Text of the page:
Amazon has announced plans to create more than 100,000 full-time jobs in the US over the next 18 months, expanding its stateside workforce by over 50% in excess of 280,000. In its announcement, the ecommerce giant said many of the jobs will be in new fulfilment centres currently under construction in states across America including California, Texas, Florida and New Jersey.
The company's US workforce has grown from 30,000 employees in 2011 to around 180,000 in 2016.
The Seattle-based company said the hiring would include a wide range of positions "from engineers and software developers to those seeking entry-level positions and on-the-job training". It will also involve cloud technology, logistics and machine learning, the company said.
"Innovation is one of our guiding principles at Amazon, and it's created hundreds of thousands of American jobs," Amazon founder and CEO Jeff Bezos said. "These jobs are not just in our Seattle headquarters or in Silicon Valley - they're in our customer service network, fulfilment centres and other facilities in local communities across the country."
Incoming White House press secretary Sean Spicer partially credited President-elect Donald Trump for Amazon's proposed hiring spree.
"The president-elect was pleased to have played a role in that decision by Amazon," Spicer said during the transition team's daily briefing, Reuters reports. "The president-elect met heads of several of the tech companies and urged them to keep their jobs and production inside the United States."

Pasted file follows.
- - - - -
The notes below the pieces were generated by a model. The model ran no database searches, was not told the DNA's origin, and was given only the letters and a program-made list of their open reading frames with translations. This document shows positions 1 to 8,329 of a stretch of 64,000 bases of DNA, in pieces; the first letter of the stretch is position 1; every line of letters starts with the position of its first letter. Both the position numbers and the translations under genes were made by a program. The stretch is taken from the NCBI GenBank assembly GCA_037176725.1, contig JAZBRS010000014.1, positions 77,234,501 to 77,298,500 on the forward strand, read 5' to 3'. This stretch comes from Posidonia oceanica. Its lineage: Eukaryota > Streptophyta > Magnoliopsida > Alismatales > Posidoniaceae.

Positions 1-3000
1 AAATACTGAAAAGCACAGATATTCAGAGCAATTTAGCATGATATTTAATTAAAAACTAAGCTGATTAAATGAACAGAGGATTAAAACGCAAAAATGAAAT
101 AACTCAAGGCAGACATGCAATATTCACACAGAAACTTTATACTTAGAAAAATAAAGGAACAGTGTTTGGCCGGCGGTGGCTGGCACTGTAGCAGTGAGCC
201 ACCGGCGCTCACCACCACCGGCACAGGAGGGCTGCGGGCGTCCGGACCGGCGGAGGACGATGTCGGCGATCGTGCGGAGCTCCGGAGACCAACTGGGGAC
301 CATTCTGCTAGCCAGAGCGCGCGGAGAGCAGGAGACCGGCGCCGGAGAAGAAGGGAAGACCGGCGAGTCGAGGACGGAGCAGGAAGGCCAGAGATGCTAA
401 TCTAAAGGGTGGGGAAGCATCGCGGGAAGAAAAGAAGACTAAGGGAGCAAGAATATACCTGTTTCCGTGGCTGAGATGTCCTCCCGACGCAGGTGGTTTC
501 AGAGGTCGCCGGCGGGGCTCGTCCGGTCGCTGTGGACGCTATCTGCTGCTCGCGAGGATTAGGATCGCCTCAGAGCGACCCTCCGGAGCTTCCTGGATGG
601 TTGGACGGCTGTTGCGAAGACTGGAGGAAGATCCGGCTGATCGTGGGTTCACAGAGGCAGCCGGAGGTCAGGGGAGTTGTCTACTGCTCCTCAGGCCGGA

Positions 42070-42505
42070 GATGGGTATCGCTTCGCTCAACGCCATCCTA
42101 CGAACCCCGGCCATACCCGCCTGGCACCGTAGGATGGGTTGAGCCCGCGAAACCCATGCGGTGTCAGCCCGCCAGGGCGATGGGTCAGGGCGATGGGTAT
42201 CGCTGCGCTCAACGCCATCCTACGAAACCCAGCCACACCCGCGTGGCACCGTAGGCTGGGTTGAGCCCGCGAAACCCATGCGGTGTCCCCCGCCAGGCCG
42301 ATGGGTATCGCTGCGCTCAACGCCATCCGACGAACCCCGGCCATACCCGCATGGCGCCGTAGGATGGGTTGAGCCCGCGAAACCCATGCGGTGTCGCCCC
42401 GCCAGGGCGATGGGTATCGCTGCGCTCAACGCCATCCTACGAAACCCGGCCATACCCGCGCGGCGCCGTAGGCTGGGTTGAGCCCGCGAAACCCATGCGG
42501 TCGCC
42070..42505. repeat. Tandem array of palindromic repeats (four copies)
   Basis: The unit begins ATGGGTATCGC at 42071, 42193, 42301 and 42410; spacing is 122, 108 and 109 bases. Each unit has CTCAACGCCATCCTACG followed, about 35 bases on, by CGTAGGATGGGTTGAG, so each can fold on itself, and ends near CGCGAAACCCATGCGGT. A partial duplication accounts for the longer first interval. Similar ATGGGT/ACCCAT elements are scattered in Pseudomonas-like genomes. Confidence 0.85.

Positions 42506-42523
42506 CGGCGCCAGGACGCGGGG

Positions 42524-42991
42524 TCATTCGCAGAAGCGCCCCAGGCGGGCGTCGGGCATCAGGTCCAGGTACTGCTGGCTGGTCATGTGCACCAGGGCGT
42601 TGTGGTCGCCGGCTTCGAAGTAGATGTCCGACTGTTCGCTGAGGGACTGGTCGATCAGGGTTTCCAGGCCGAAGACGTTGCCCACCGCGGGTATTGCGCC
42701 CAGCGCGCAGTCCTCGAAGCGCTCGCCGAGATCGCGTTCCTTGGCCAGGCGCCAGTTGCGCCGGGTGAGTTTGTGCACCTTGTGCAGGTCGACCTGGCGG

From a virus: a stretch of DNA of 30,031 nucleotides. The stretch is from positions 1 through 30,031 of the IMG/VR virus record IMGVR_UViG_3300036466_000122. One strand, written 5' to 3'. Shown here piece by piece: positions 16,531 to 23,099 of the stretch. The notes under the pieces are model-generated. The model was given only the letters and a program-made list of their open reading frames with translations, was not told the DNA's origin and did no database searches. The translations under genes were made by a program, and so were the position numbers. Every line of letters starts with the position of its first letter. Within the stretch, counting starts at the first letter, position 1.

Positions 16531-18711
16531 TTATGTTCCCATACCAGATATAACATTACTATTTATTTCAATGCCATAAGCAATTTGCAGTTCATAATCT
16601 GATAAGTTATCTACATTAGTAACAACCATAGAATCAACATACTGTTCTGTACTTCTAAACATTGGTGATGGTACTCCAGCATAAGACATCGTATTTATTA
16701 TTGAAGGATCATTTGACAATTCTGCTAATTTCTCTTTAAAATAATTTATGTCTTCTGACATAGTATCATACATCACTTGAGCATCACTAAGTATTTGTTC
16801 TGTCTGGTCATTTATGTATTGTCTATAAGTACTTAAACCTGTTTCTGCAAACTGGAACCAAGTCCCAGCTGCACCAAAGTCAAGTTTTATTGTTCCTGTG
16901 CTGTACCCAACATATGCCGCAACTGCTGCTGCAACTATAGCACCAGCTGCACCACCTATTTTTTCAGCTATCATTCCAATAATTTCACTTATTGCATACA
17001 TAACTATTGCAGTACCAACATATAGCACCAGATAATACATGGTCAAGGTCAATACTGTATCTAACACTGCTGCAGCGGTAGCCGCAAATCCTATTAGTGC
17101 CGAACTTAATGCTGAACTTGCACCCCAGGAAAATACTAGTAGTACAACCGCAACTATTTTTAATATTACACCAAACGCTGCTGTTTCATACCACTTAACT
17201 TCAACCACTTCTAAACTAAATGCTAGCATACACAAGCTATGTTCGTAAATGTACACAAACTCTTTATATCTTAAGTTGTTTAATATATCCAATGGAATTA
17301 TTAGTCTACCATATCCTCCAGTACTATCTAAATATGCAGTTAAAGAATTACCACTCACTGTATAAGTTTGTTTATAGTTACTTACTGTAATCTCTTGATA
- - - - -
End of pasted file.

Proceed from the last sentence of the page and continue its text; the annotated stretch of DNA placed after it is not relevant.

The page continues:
In December last year, Trump met several prominent Silicon Valley executives, including Apple's Tim Cook, Alphabet's Larry Page, Microsoft's Satya Nadella, Facebook's Sheryl Sandberg and Bezos.
"We view this announcement positively in terms of the current trajectory of Amazon's businesses, as well as management's confidence in the long-term outlook," Baird analyst Colin Sebastian said, the Associated Press reports. "The hiring is consistent with our view that Amazon will continue to invest aggressively in its retail, media, technology and logistics businesses.
"While there may be some 'political capital' involved with the timing and details of Amazon's announcement, we suspect there is little, if any, shift of employment at Amazon from international locations to the US. Moreover, we expect the pace of hiring internationally to accelerate as well."
Over the course of his election campaign, Trump clashed with several tech companies including Amazon by calling it a "tax shelter" and accusing Bezos of buying the Washington Post to gain political clout. He also promised to take action against Amazon and Bezos if he became president.
In turn, Bezos hit back at Trump, accusing him of "eroding our democracy" and joking that he could send him into space with one of his Blue Origin rockets.
During his presidential campaign, Trump made job creation a key point on his agenda, criticising several companies that moved jobs overseas or planned to open new plants outside the US.
Last month, Trump tweeted that US firms looking to move operations abroad would face "consequences", vowing to impose a 35% tax on products sold in the US by any business that fired American workers and built a factory overseas.
Amazon's announcement comes just a few days after Chinese ecommerce giant Alibaba's executive chairman Jack Ma met Trump and pledged to create one million US jobs over the next five years by allowing small American businesses to sell goods to consumers through its platform.
It also comes amid signficiant job reductions and store closures elsewhere in the retail industry as customers continue to shift their shopping online.
The Wall Street Journal recently reported that Walmartwas looking to slash nearly 1,000 corporate jobs before the end of January, citing an executive familiar with the situation. Last week, Macy's said it would cut around 10,000 jobs this year and shut down 68 stores. The Limited announced earlier in January that it will be closing all of its 250 stores nationwide resulting in around 4,000 job cuts.